Friday's announcement by the State of Florida and the CDC on a 2nd Area Of Zika Transmission In Miami - while not unexpected - raises the stakes somewhat as it is in a high traffic tourist area, and has prompted new guidance in the form of a HAN Advisory from the CDC.
HAN messages (Alert, Advisory, Update, or Info) are designed to ensure that communities, agencies, health care professionals, and the general public are able to receive timely information on important public health issues.
An `Advisory’ is a second tier message that provides important information for a specific incident or situation, but may not require immediate action.
Due to the length, and the limited audience for these sorts of technical documents, I've only reproduced the summary and the link. Interested parties should follow that link to read it in its entirety.
Guidance for Travel and Testing of Pregnant Women, Women of Reproductive Age, and Their Partners for Zika Virus Infection Related to Mosquito-borne Zika Virus Transmission in Miami-Dade, Florida
CDC has previously issued travel, testing, and other guidance for local mosquito-borne Zika virus transmission (active Zika virus transmission) for a one-square-mile area in the Wynwood area of Miami that the Florida Department of Health (FL DOH) identified. The guidance for those who live in or traveled to this area any time after June 15, 2016, remains in effect.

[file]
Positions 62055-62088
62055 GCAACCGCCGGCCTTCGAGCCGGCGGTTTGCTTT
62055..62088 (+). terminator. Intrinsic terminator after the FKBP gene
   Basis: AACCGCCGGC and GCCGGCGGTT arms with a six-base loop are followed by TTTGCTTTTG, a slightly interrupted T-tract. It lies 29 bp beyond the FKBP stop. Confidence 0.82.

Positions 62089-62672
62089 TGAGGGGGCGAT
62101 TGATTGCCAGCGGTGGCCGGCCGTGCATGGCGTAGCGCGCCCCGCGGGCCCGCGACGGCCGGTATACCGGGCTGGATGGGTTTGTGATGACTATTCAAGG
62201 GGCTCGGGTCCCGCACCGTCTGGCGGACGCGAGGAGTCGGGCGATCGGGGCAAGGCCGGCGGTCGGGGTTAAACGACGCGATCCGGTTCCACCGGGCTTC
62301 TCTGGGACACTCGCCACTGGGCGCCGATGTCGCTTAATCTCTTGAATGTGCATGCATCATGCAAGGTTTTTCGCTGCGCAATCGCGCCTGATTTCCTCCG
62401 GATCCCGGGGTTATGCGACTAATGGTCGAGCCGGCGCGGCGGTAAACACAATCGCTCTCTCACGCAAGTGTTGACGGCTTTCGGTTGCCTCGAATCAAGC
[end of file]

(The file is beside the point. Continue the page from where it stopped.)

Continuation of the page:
FL DOH continues to investigate active Zika virus transmission in South Florida. Investigation has revealed a new area of active transmission in a 1.5-square-mile section of Miami Beach. In addition, FL DOH has identified multiple other individual instances of mosquito-borne Zika virus infection and an increase in travel-related cases.
Because the incubation period for Zika infection is up to two weeks, a high proportion of infected people have no symptoms, and the diagnosis and investigation of cases takes several weeks, coupled with these individual instances of mosquito-borne Zika virus infection and increase in travel-related cases, it is possible that other neighborhoods in Miami-Dade County have active Zika virus transmission that is not yet apparent.
For the identified area of active transmission in Miami Beach, CDC advises that the recommendations outlined below be followed. Based on the earliest time of symptom onset and a maximal two-week incubation period for Zika virus, this guidance applies to pregnant women, women of reproductive age, and their partners who live in or traveled to Miami Beach after July 14, 2016.
For all other areas of Miami-Dade County, while further investigations are underway, CDC advises strict adherence to precautions to prevent mosquito bites. Consistent with the August 3 recommendation of the Florida Governor, pregnant women in these areas should be assessed for potential exposure to Zika virus and, when indicated, obtain laboratory testing. Pregnant women and partners of pregnant women who are concerned about potential Zika virus exposure may also consider postponing nonessential travel to all parts of Miami-Dade County.
This is an ongoing investigation, and FL DOH and CDC are working together to rapidly learn more about the extent of active Zika virus transmission in Miami-Dade County. CDC will update these recommendations as more information becomes available.
(CONTINUE . . . )